## Topic outline

• ### Approximation Algorithms

Description

The task of determining an optimal solution for a given problem (discrete optimization problem) is ubiquitous in computer science. A prominent example is the Travelling Salesman Problem where the goal is to find a shortest tour that visits a given set of locations. Unfortunately, for many optimization problems, no efficient algorithms are known (and under standard complexity theoretic assumptions, no such algorithms are expected to exist). However, feasible solutions are still required in practice. Thus, one approach is to determine efficient algorithms that provide provably good (but not necessarily optimal) solutions.

In this lecture we discuss the design and analysis of techniques for such algorithms. Namely, we consider methods that provide a guaranteed approximation ratio (i.e., a bounded ratio between the objective value of a computed solution and the objective value of an optimal solution). For example, we will see an algorithm for the Travelling Salesman Problem where the ratio between the tour provided by the algorithm is at most two times the value of a shortest tour.

Learning Objectives

By the end of this course participants should be able to analyze simple approximation algorithms with respect to their quality. They should also be able to apply basic design techniques (e.g., greedy, local search, scaling, and LP-based methods) to approximately solve discrete optimization problems.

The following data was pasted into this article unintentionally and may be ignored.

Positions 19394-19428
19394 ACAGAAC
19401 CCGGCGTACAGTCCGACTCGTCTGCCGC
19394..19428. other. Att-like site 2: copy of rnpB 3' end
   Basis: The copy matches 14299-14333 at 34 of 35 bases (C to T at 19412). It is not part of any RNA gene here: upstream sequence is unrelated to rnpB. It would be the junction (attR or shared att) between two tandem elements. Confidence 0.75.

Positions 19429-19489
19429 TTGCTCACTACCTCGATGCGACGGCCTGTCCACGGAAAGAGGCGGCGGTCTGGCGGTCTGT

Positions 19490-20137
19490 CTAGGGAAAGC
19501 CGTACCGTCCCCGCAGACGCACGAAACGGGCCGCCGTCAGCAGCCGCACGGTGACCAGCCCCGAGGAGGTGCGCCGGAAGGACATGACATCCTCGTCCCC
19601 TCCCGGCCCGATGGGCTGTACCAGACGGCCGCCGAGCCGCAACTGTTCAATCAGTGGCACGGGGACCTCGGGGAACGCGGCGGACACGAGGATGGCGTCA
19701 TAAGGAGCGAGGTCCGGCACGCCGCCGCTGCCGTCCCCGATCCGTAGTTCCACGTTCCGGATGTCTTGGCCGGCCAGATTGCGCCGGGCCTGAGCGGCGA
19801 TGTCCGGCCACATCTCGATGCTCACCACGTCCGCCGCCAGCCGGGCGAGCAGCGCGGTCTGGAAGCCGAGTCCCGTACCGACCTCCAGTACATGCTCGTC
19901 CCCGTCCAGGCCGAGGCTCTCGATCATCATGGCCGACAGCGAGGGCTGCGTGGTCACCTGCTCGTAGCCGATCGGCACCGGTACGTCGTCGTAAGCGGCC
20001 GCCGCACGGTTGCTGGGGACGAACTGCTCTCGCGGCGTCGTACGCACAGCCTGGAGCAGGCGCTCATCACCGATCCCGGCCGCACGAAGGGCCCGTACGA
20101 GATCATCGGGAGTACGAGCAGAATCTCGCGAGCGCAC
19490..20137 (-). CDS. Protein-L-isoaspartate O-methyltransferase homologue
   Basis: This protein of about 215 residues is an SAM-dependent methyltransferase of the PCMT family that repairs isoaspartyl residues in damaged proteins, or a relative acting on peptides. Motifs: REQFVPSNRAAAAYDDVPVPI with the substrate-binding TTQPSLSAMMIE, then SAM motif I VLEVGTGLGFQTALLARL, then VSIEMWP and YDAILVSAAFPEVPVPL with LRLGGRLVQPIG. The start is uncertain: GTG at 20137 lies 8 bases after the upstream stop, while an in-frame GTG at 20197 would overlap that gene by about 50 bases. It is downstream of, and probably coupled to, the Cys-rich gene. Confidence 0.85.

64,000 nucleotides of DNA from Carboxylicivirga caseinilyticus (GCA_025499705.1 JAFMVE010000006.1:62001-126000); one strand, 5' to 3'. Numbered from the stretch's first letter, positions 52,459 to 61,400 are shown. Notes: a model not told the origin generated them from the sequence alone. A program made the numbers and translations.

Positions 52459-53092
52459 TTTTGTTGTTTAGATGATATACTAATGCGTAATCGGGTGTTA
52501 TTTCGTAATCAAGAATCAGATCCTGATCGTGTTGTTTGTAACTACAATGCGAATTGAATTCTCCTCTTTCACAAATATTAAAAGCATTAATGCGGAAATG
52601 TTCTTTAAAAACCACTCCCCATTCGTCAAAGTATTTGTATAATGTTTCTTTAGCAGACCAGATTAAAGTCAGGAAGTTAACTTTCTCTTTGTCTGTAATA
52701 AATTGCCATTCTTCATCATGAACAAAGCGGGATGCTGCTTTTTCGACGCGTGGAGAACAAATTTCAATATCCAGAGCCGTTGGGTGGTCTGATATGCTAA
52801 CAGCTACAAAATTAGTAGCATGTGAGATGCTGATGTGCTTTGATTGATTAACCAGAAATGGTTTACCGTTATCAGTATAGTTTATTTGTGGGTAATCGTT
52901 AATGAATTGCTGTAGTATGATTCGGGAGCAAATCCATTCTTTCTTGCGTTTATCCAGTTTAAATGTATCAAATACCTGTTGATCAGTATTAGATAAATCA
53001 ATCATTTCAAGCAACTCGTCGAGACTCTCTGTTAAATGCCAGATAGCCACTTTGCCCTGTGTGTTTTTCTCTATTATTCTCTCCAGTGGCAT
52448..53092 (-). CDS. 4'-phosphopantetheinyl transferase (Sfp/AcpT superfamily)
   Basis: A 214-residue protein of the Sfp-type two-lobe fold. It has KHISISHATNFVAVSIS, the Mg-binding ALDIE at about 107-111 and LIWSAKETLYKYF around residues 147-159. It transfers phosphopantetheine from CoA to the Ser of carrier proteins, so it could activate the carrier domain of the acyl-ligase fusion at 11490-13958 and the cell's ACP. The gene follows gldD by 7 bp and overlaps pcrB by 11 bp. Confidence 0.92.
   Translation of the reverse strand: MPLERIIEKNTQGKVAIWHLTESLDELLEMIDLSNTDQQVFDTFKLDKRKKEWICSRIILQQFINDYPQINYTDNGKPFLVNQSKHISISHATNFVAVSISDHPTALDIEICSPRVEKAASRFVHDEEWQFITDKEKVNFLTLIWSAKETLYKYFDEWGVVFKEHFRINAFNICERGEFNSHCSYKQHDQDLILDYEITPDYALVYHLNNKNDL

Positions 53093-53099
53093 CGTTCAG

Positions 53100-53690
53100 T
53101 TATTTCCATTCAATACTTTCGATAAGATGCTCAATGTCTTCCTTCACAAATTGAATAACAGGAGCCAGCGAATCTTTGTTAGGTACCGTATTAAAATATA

Lecturer: Dr. Joachim Spoerhase (joachim.spoerhase@aalto.fi)

Teaching Assistant: Wanchote Jiamjitrak (wanchote.jiamjitrak@aalto.fi)

There will be weekly exercise sheets (10 in total and with 20 points each, that is, 200 points in total). At the end of the course (May, 21) there will be an oral exam (with at most 200 points credited). For passing the course is a necessary requirement to achieve 35% of the exercise points and 35% of the points in the oral exam. The overall grade will be determined by the exercise points and by the oral exam (50% each).

Below we give a tentative grade scale (the limits may be lowered later)

grade 5: 80% of the points

grade 4: 68% of the points

grade 3: 57% of the points

grade 2: 46% of the points

grade 1: 35% of the points

Prerequisites

Knowledge of basic algorithms and algorithmic techniques, understanding and writing mathematical proofs, big-Oh notation, ideally basics of graph theory

Tentative List of Topics

1. Introduction - Vertex Cover
2. Set Cover, Shortest Superstring, Reductions
3. Steinertree and Multiway-Cut
4. Linear Programming (LP)
5. LP-Based Approaches for Set Cover
6. k-Center via Parametric Pruning
7. Min-Degree Spanning Trees via Local Search
8. FPTAS for Knapsack
9. PTAS for Euclidean TSP
10. Scheduling Jobs on Parallel Machines via LP-Rounding
11. Maximum Satisfiability via Randomized LP-Rounding